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Different Types of Spotting Scopes

A spotting scope can be considered a lesser cousin on the astronomy telescope in some ways. Spotting scopes are designed for use in the outdoors, and in the day. This means that they tend to be proofed against water and fog, a feature that is rare to non-existent in astronomy telescopes, and they are also designed with a wider field of view, to enable the user to scan large areas of terrain quickly. Spotting scopes also tend to be lighter, to maximize portability, and rugged, because they may be taken over rough terrain. Spotting scopes can also fit onto any standard camera mount, whereas an astronomy telescope requires its own specialized and bulky mount that is generally not compatible with movement outdoors. Spotting scopes are also optimized for observing terrestrial objects as opposed to astronomy telescopes, which are designed to observe celestial objects. To that effect, spotting scopes produce an image that is upright, while astronomy telescopes produce an image that is inverted.

There are three main types of spotting scopes: the straight-through type, the angled type, and the shoulder-mounted type. As one might imagine, straight-through scopes are of the sort where the eyepiece is on the same axis as the path that the light travels on its way though the lenses. Straight-through spotting scopes are best for situations where the user must move quickly; for example, when birding. They are also the easiest kind of spotting scope to use due to their simple design, and they only require a limited amount of experience to be used effectively.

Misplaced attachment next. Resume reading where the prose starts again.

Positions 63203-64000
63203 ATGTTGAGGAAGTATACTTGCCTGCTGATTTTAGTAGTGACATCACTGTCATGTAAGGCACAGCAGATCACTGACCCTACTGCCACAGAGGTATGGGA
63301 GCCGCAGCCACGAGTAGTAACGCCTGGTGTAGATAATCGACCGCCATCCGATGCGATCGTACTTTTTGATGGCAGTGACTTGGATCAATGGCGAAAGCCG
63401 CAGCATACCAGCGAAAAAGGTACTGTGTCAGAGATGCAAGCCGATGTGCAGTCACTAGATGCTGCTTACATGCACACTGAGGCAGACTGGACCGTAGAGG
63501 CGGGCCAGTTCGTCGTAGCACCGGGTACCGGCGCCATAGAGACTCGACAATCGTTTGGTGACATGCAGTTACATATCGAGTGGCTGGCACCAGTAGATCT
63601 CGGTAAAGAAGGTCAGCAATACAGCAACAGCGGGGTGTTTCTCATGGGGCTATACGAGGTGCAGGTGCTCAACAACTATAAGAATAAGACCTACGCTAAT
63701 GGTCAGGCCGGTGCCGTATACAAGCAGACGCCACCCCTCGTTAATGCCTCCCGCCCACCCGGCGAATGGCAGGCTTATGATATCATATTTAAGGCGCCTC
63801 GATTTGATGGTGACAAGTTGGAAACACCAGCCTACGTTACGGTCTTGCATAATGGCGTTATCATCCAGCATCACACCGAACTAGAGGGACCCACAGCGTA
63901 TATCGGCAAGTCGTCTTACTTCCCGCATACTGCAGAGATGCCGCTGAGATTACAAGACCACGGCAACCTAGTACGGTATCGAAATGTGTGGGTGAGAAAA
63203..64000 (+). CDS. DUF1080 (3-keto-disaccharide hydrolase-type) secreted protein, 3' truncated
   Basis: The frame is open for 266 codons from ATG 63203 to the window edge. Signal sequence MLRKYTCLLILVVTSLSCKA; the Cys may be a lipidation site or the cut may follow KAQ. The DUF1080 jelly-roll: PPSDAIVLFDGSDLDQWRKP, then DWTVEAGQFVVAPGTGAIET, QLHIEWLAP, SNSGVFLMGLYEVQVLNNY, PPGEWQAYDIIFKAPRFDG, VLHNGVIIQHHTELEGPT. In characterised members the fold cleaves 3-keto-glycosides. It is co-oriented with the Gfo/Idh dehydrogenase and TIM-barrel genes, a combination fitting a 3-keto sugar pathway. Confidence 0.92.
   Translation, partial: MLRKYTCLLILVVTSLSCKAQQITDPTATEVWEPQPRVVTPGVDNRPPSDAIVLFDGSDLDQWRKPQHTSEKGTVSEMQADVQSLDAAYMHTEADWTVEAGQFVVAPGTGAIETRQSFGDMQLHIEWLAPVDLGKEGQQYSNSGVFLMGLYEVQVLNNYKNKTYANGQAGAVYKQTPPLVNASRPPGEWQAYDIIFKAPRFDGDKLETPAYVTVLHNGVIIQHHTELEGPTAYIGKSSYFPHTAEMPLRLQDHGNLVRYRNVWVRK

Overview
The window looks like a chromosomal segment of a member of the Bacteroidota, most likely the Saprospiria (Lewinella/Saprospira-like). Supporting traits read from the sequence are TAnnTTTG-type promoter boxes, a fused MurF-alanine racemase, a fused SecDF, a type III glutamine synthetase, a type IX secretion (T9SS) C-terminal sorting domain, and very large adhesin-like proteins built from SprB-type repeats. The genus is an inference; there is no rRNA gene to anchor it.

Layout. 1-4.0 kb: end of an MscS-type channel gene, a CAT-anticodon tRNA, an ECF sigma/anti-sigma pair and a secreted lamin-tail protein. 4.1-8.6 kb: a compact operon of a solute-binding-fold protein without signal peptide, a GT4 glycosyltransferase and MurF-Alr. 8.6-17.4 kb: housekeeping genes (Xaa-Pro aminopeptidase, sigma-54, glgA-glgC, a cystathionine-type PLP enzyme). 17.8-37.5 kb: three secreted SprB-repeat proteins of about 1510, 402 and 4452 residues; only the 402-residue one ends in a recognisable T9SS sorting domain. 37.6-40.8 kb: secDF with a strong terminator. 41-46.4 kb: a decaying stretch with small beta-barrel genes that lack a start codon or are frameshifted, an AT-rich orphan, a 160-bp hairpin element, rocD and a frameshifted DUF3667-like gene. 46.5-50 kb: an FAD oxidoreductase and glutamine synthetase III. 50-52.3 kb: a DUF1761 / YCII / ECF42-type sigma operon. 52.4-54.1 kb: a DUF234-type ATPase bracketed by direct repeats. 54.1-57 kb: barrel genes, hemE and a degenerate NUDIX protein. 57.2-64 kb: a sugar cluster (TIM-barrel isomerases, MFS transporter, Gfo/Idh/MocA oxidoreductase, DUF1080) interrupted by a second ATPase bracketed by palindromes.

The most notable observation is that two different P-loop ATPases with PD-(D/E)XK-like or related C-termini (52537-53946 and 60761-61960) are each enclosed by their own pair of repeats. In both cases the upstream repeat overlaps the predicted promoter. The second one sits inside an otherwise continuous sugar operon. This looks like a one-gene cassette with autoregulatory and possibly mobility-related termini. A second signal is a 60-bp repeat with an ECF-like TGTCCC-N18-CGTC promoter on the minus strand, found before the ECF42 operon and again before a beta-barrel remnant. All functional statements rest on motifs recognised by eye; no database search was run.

Angled spotting scopes are spotting scopes whose eyepieces are mounted at a roughly 45 degree angle to the optical path. The configuration is unusual, but it is eminently suited for long-term observation, particularly that of birds, where the user can sit down and take his time to put his target in his sight picture. In addition, spotting scopes can look at higher elevations from the same position without having to invest in another, taller, tripod.

Shoulder-mounted spotting scopes are not exactly a third type of spotting scope, but rather, they are spotting scopes that have been fitted with a stock that allows them to be braced on the shoulder much like a rifle would. Their advantage is that they provide much of the stability of a tripod mount, but without the tedious setting up and disassembly one would need to go through when moving from location to location.

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